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Jewelry Hall of Shame
Jewelry "Hall of Shame"
problem3.jpg There are many defects, and problems, which you could easily spot if you only had them pointed out. We deal with these daily in shop across planet, trying to keep poorly designed and badly constructed jewelry alive long enough for the check to clear for some of our customers. Jewelry with problems designed into it, which can (and usually do) cost both time and money in the future. I've decided to start an image thread illustrating some of the worst of the things to avoid, at all costs... Pictures of details which can help you spot trouble. Information you can use to make informed choices!!!

The more you know, the more powerful you become...
Be more powerful!!!

Don't make the very serious mistake of just looking at the high polish, this item has to "live in your world" to be of value... If it can't survive normal wear you simply shouldn't buy it... There are some very dangerous items out there, with multi-thousand dollar price tags, and you want to protect your investment, right?

You'd want to know if the new German sports car you were buying was prone to having the wheels fall off, wouldn't you? In jewelry the equivalant might be a missing support brace to connect channel walls (so the stones fall out during normal wear), or a shank so thin it allows the ring to flex and stones to continually loosen... I'll show you these right here... But you can find them in most jewelry cases these days, produced by any number of commercial factories... Rings from Hell, designed by morons... When you're looking at something you're considering buying, look very very closely at how it's built, not just the flash of the diamonds in those halogen lights... Just because it's polished doesn't mean it's really not just *#%$&^#. {Grin}...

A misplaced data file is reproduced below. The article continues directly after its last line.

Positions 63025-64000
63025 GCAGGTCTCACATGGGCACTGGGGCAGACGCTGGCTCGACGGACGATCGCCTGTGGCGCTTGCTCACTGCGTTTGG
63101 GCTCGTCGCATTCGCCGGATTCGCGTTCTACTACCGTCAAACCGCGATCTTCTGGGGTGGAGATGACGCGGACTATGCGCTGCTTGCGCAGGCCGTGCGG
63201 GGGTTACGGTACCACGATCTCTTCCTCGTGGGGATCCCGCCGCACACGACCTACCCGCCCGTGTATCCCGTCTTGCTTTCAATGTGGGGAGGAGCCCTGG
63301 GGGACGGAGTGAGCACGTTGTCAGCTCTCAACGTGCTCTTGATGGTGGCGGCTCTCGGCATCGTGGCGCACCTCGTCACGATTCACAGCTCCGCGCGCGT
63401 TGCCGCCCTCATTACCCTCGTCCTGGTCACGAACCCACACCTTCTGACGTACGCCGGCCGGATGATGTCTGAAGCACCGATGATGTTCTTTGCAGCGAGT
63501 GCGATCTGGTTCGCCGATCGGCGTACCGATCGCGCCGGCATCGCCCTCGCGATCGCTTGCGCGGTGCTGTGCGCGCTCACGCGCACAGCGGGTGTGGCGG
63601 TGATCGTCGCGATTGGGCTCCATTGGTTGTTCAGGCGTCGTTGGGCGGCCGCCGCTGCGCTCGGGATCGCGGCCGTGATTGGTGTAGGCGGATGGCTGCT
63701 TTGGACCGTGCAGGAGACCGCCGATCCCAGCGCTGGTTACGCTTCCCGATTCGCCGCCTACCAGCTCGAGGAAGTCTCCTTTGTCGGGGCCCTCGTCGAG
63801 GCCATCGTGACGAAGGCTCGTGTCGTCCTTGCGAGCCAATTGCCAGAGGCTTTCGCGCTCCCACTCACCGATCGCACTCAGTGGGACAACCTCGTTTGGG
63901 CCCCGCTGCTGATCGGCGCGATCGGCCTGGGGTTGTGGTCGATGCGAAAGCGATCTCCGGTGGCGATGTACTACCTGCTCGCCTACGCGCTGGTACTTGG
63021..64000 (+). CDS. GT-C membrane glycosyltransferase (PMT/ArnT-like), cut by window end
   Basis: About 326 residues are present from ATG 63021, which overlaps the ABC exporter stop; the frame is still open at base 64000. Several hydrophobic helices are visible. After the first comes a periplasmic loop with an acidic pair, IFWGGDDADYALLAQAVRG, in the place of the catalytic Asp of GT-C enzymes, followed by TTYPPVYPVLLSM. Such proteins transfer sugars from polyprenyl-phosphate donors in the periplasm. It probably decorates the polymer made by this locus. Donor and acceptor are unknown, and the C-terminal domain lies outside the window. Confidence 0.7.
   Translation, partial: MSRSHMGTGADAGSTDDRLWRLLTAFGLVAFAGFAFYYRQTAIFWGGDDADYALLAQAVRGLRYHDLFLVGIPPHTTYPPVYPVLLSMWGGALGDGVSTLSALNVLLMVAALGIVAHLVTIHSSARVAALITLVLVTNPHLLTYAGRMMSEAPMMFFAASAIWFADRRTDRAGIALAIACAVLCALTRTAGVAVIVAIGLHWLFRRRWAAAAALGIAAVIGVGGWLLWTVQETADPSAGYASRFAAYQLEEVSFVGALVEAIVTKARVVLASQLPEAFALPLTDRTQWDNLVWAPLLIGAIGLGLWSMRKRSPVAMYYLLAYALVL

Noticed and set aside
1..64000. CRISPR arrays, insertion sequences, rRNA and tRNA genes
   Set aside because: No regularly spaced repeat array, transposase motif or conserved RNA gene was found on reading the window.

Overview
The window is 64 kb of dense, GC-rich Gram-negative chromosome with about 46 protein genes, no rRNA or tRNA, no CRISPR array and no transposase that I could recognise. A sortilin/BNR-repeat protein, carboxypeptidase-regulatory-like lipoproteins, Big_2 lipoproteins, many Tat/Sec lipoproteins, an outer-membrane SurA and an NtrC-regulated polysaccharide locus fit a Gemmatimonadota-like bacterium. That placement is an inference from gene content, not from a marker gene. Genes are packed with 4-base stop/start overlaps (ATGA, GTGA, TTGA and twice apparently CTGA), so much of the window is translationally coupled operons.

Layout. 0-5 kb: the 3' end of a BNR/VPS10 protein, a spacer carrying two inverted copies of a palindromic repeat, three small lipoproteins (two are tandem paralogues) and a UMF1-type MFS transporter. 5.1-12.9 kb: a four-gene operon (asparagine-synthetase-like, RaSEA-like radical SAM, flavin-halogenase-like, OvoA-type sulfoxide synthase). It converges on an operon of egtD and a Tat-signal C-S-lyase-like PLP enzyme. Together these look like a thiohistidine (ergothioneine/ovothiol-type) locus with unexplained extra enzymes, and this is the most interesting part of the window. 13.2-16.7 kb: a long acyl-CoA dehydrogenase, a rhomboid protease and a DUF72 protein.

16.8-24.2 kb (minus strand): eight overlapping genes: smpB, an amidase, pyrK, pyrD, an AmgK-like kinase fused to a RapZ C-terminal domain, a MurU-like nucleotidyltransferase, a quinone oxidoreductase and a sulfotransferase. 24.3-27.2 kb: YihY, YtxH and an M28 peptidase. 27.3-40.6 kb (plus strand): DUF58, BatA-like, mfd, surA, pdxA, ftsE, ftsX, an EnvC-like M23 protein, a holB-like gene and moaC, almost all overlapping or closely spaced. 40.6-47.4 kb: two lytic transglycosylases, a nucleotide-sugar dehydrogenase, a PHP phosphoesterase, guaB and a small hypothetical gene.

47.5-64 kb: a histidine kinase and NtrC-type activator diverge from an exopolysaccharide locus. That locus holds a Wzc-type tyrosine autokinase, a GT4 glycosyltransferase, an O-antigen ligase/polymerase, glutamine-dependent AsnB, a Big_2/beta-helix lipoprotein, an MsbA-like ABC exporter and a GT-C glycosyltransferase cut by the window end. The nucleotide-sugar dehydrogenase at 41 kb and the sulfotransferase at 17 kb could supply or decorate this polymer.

First to join in the hall of fame is what we sarcastically call "Mock-Channel setting" when we don't use words best not re-typed in here... Note that while these rings "look substantial" the stones are only held in with tiny slivers, gouged out of polished channel walls by some bench monkey...